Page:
The U.S. Department of Justice announced on March 21 that it is charging a lone individual in connection with a business email compromise scam that resulted in the theft of more than $100 million from a pair of U.S. corporations. The DOJ charges come as new research indicates that business email compromises are an increasingly growing problem.
Charged in the case is 48-year-old Evaldas Rimasauskas of Vilnius, Lithuania. Lithuanian authorities arrested Rimasauskas on a provisional arrest warrant. The DOJ alleges that Rimasauskas conducted his criminal activities from 2013 through 2015 using a BEC scam. With a BEC scam, an attacker uses email to trick a company into paying fraudulent invoices and accounts payable requests.
The DOJ claims that Rimasauskas specifically targeted two unnamed U.S.-based internet companies. The only identifying aspects of the companies are that one is a multinational technology company and the other is a multinational online social media company.
"From half a world away, Evaldas Rimasauskas allegedly targeted multinational internet companies and tricked their agents and employees into wiring over $100 million to overseas bank accounts under his control," acting U.S. Attorney Joon H. Kim said in a statement.
To get the victim companies to send him so much money, Rimasauskas allegedly used a scheme that involved the use of forged invoices, contracts and letters that appeared to be from executives of those companies.
In addition, the DOJ alleges that Rimasauskas registered and incorporated a company in Latvia that had the same name as an Asian-based computer hardware manufacturer. Using the fraudulently registered company as a front, Rimasauskas allegedly sent emails to the victim companies, which normally did business with the Asian-based computer hardware manufacturer that he was impersonating.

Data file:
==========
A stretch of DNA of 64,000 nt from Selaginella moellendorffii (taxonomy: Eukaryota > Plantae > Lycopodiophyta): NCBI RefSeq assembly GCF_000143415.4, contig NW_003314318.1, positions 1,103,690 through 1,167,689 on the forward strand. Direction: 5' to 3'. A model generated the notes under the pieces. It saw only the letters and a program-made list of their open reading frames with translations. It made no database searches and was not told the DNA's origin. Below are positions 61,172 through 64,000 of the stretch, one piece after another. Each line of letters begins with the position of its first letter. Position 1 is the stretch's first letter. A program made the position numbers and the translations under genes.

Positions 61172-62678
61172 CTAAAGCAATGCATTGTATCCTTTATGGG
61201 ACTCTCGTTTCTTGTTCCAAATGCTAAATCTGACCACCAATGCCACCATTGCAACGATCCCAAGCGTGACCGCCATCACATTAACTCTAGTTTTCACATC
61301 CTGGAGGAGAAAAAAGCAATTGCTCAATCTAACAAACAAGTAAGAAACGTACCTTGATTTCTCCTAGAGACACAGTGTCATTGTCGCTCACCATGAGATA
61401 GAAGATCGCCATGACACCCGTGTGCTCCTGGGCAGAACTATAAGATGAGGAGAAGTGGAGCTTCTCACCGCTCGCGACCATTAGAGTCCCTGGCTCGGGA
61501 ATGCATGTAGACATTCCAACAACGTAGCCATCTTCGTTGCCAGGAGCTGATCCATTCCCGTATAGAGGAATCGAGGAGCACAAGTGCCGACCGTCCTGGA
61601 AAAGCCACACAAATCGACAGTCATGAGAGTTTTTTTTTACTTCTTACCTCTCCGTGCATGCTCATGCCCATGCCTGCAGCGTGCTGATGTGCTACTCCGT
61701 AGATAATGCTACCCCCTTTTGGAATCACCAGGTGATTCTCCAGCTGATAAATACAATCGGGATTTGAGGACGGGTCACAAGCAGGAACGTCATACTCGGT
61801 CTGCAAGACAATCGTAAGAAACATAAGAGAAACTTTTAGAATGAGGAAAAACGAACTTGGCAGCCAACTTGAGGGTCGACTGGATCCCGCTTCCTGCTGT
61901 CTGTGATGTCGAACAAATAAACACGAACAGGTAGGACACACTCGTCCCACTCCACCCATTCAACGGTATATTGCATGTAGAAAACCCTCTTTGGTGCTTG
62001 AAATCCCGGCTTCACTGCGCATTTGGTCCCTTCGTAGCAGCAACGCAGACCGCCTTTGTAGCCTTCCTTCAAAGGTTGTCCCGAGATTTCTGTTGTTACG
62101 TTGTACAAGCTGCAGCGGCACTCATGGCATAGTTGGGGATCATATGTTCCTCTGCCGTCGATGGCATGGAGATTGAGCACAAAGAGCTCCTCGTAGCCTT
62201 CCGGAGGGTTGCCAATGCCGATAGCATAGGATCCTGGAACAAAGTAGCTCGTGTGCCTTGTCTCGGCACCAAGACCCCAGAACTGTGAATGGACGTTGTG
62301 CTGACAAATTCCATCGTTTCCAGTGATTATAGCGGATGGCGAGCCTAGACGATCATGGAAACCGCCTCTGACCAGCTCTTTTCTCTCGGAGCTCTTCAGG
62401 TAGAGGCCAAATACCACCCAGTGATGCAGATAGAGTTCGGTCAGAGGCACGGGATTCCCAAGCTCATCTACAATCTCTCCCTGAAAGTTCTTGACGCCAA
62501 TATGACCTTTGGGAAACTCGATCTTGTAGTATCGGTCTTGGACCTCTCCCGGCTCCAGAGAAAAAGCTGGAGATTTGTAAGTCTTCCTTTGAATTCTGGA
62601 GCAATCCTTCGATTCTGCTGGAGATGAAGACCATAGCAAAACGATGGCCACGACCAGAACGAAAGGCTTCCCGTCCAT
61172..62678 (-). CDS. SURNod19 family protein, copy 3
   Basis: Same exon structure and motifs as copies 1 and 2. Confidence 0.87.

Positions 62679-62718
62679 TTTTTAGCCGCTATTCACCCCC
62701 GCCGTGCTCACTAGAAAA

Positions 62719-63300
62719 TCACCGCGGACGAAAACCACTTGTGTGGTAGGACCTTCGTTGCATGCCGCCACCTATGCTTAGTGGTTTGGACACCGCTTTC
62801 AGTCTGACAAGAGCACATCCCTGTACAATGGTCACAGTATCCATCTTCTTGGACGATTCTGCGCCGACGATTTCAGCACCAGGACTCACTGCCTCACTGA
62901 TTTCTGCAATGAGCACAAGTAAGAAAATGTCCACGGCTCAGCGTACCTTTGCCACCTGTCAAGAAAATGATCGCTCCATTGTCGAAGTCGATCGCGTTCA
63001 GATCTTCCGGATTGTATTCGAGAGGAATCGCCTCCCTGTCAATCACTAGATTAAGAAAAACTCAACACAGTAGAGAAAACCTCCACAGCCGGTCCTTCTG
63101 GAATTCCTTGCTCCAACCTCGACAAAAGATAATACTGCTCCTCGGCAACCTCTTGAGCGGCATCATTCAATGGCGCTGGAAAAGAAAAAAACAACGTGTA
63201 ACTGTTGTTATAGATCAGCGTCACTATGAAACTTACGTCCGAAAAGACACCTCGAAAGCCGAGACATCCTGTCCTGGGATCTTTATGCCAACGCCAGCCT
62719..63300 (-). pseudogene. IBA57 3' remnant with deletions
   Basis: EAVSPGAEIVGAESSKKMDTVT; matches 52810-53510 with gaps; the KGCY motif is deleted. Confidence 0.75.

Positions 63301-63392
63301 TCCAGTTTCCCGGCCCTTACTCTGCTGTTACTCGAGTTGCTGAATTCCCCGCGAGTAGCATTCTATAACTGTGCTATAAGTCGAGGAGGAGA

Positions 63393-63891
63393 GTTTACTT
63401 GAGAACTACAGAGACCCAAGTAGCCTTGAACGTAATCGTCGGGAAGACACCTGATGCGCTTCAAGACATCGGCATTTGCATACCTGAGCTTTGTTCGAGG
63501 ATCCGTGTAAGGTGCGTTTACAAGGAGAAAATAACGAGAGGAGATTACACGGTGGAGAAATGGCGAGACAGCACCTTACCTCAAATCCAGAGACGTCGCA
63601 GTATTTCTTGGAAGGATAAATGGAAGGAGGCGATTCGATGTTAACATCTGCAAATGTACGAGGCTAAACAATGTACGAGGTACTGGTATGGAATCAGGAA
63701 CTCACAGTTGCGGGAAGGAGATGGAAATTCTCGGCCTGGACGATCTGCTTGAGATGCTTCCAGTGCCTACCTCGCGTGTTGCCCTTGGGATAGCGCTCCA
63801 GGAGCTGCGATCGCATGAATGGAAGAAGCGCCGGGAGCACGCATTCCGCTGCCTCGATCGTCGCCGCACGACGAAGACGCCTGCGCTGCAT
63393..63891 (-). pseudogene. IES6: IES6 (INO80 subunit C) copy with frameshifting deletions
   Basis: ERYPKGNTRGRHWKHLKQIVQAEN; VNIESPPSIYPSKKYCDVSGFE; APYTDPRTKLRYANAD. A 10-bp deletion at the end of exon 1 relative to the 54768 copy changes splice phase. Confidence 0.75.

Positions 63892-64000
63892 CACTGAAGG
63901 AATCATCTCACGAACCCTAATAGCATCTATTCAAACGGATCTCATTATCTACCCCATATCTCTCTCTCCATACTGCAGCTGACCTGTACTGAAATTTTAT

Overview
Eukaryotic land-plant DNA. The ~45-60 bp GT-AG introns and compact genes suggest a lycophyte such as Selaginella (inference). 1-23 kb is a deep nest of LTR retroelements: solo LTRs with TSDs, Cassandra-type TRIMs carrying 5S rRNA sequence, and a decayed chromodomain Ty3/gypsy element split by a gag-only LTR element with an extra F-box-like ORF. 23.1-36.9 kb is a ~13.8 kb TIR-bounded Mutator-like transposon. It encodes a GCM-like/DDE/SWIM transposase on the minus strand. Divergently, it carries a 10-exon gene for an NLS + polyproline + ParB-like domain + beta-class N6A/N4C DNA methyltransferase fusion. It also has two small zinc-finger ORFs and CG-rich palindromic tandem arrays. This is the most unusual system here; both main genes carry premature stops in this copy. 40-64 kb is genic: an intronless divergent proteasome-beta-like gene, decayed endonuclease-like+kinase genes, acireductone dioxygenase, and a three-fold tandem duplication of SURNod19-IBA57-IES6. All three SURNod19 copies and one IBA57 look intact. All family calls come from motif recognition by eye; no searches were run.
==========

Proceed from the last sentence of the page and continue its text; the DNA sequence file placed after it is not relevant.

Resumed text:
While the scale of the fraud in the case is perhaps surprising, it is part of a larger, growing trend, according to security firm Proofpoint. On March 23, Proofpoint released new research into the state of BEC that showed that there was a significant increase in such attacks at the end of 2016.
Ryan Kalember, senior vice president of Cybersecurity Strategy at Proofpoint, said this incident is the latest example of just how costly a successful BEC attack can be.
"Attackers are relentlessly working to exploit the email communication channel—regardless of their level of sophistication, motivation or country," Kalember told eWEEK. "Email is their top vector because it is easy to impersonate someone else, it can reach virtually anyone at any organization and it is commonly used to make these types of requests.”
Proofpoint's research found that BEC attacks increased by 45 percent in the last three months of 2016 over the prior three-month period. Proofpoint examined approximately 45,000 attack attempts between July and December 2016, Kalember said.
"We tracked these attacks by examining a sample of BEC messages sent to customers that we detected," he said. "BEC threats look just like normal business email, do not feature malware, are highly targeted and cannot be detected using most traditional techniques."
As to why BEC attacks grew at the end of 2016, Kalember noted simply that criminals will always follow the money. If an attack tactic is working, hackers will continue to pursue it, and Proofpoint's research shows that BEC attacks are not slowing down, he added.
"BEC attacks are unique in that they are highly personalized, very socially engineered and don’t feature malware," Kalember said. "Because these attacks do not require expensive malware or advanced techniques, the cybercriminal barrier to entry is low, but the cost to organizations is high."
Aside from human vigilance against fraud, there are several practical technical steps that organizations can take to reduce the risk of a BEC attack. Kalember suggests that organizations reduce the number of inbound messages that target their users via detection technologies and implement email authentication. With email authentication technology, business partners and customers can differentiate legitimate emails from malicious spoofing.
"Employees also need to understand the value of the information they process and become educated on email phishing attack tactics and dangers," Kalember said. "While education will help, there will be human errors, so organizations must also augment their approach with security technologies."